err: dyld: Symbol not found: __cg_jpeg_resync_to_restart
Referenced from: /System/Library/Frameworks/ImageIO.framework/Versions/A/Resources/libTIFF.dylib
Expected in: /usr/local/lib/libjpeg.8.dylib


Fortunately it's simple to fix, helped in part by the fact that Homebrew links binaries and libraries. We'll just need to re-link some image dylib files back to the ImageIO framework package, remembering to remove the problematic links first:

$ cd /usr/local/lib
$ rm libgif.dylib
$ ln -s /System/Library/Frameworks/ImageIO.framework/Resources/libGIF.dylib libGIF.dylib
$ rm libjpeg.dylib
$ ln -s /System/Library/Frameworks/ImageIO.framework/Resources/libJPEG.dylib libJPEG.dylib
$ rm libtiff.dylib
$ ln -s /System/Library/Frameworks/ImageIO.framework/Resources/libTIFF.dylib libTIFF.dylib
$ rm libpng.dylib
$ ln -s /System/Library/Frameworks/ImageIO.framework/Resources/libPng.dylib libPng.dylib


We'll also double-check that tomcat/shared/classes/ contains the right configuration for our new tools:



That should be it. Testing with Google Chrome (so I don't need a system-wide installation of Adobe Flash!) shows that thumbnails and previews are all working well within Share.


Share Document Library - Browse view



Share Document Library - Details Page


Hope this is of use to you.


-- Mike

Alfresco Community 4.2.c

Posted by kevinr1 Dec 10, 2012

The latest Alfresco Community 4.2 release is out! Here's some information on what improved features you can expect since the last release.


The latest Share user interface theme to be added to Alfresco and a preview of the newer more modern look we are working towards in the Share UI. This theme is a step towards a lighter looking, more modern UI experience. It is not the final version as we intend to refactor the header bar and top-level menus to add some much needed contrast but it already makes Share look more modern and more pleasing to use in modern browser environments. This theme is now the default for new installations. It also shows just how far you can take a Share theme with just CSS!


Gallery View

Improved performance (large thumbnails are now JPEG format by default) and improved user experience, including a fix to the issue of 'squashed' image aspect ratio for thumbnails.

Forms Validation Improvements

A feature that has been present on the Alfresco Cloud product for a while and now part of Community also - improved user feedback for form validation.

Wiki CSS Improvements

The CSS used to render wiki pages has been improved.

Google Docs Integration

The very latest Google Docs integration (2.0.1-13) is present in 4.2.c and has a number of important fixes.


We have full Chinese, Japanese, Russian, Dutch and Norwegian translations available in 4.2.c as well as the usual English, French, German, Spanish, Italian lang packs.

CSS Data Images

A SpringSurf web-framework feature now on by default. Improves the performance of pages that use a lot of small icon images by including them already encoded into a single style sheet file rather than lots of little image files.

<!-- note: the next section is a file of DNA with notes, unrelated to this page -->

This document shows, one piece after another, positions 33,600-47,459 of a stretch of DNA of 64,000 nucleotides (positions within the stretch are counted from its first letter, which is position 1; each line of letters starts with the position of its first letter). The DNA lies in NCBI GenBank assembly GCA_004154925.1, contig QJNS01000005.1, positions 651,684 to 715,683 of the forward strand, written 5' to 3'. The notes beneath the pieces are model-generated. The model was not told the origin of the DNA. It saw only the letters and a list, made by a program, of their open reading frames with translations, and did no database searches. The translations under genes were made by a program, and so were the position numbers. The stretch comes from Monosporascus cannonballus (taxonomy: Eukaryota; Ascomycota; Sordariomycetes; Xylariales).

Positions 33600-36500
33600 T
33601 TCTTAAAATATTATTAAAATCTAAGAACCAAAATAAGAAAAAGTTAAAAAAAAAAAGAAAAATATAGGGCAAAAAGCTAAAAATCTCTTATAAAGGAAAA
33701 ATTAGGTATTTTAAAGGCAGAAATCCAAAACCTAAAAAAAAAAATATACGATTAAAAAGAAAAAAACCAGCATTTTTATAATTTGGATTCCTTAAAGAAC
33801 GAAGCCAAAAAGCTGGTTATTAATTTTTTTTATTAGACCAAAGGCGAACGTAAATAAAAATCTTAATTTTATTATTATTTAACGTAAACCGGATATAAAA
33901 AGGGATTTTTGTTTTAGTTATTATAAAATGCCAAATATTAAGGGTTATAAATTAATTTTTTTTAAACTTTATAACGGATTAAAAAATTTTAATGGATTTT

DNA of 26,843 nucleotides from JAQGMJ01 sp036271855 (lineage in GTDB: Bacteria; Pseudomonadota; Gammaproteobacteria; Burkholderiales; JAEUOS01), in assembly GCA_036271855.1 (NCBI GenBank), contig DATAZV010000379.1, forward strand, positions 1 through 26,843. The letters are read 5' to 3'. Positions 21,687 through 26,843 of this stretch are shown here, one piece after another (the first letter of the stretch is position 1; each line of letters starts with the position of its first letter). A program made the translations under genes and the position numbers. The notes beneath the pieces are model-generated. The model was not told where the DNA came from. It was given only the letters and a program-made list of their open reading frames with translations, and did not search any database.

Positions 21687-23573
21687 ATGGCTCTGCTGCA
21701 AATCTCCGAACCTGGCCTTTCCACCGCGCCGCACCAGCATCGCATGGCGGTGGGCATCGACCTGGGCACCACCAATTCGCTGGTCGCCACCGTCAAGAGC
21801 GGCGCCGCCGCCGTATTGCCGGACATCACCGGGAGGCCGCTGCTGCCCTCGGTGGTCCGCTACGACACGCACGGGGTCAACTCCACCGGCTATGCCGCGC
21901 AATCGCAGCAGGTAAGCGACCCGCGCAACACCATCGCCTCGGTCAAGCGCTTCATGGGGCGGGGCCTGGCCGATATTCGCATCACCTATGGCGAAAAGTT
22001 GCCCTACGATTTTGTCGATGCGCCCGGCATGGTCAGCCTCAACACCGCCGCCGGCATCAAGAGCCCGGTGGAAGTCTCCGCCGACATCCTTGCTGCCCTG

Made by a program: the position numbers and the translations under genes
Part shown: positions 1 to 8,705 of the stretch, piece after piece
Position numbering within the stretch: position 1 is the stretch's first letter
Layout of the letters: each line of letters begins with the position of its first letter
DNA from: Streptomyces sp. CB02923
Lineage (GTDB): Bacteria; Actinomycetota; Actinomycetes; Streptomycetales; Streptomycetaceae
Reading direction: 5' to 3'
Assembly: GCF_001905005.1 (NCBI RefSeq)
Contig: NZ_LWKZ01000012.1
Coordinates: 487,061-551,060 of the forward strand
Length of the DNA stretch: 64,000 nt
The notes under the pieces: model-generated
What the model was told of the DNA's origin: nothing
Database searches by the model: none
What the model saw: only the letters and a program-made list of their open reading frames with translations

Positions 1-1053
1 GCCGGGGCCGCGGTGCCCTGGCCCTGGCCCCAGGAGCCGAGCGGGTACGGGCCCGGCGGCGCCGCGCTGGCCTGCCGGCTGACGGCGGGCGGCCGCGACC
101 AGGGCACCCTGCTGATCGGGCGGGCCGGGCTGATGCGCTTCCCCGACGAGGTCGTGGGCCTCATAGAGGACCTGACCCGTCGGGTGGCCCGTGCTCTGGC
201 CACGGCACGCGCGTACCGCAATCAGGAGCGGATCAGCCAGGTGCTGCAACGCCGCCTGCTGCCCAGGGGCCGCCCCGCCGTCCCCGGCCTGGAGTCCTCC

Lots of bugs have been fixed, including the issues with Document Library filters that was present in 4.2.b. You should also find again the performance of 4.2 is so much better out the box than Community 4.0. See the full list of fixed bugs since the 4.2.b release.

In Summary

We hope you enjoy this Alfresco Community release, it's the last one we will be putting into your stocking before xmas!

Media Viewers and Quick Share

Posted by wabson Employee Dec 4, 2012
Peter helpfully put together a summary of a couple of the many different content viewers that are now provided by the Media Viewers project. His blog post is well worth checking out if you're not familiar with the Embed and PdfJs viewers, or if you have content types that you have problems previewing in Share today.

He also pointed out something that may be obvious to some of you, but it had not occurred to me! When you add a new plugin to Alfresco's web preview component - as this add-on does - then that is also available on the Quick Share page.

If you're not familiar with Quick Share it is a great new feature originally in Cloud and now in Community 4.2, providing public sharing of documents via a short URL, which can be easily used by clicking the Share action directly above the document preview.

The result is pretty powerful, since using an iFrame you can easily add those embedded documents to an intranet page or public web page - or just link to the items direct as Peter has done in his post. In fact Sergio Buitrago and I worked on this implementing this very thing as a WordPress plugin at the Berlin DevCon Hackathon last month!

Latest Changes in PdfJs Viewer

It's worth mentioning that you can try out the features Peter mentions by grabbing the project's latest source from trunk. In particular, here are two new features that are hot off the press in the PdfJs viewer:

  • Perform a search in Share and click through to a PDF file or office document. You should see that the search function is automatically invoked for the term you searched for in the previous page, and highlights the first match.

  • If you are using the latest available Firefox or Chrome browsers, you can enter full-screen mode by pressing Ctrl+F on the keyboard. Now you can deliver PowerPoint presentations directly from Share itself!

We are still in the process of finalising the 2.1 release of the Media Viewers add-on, so if you have feedback please file an issue on the Share Extras project site.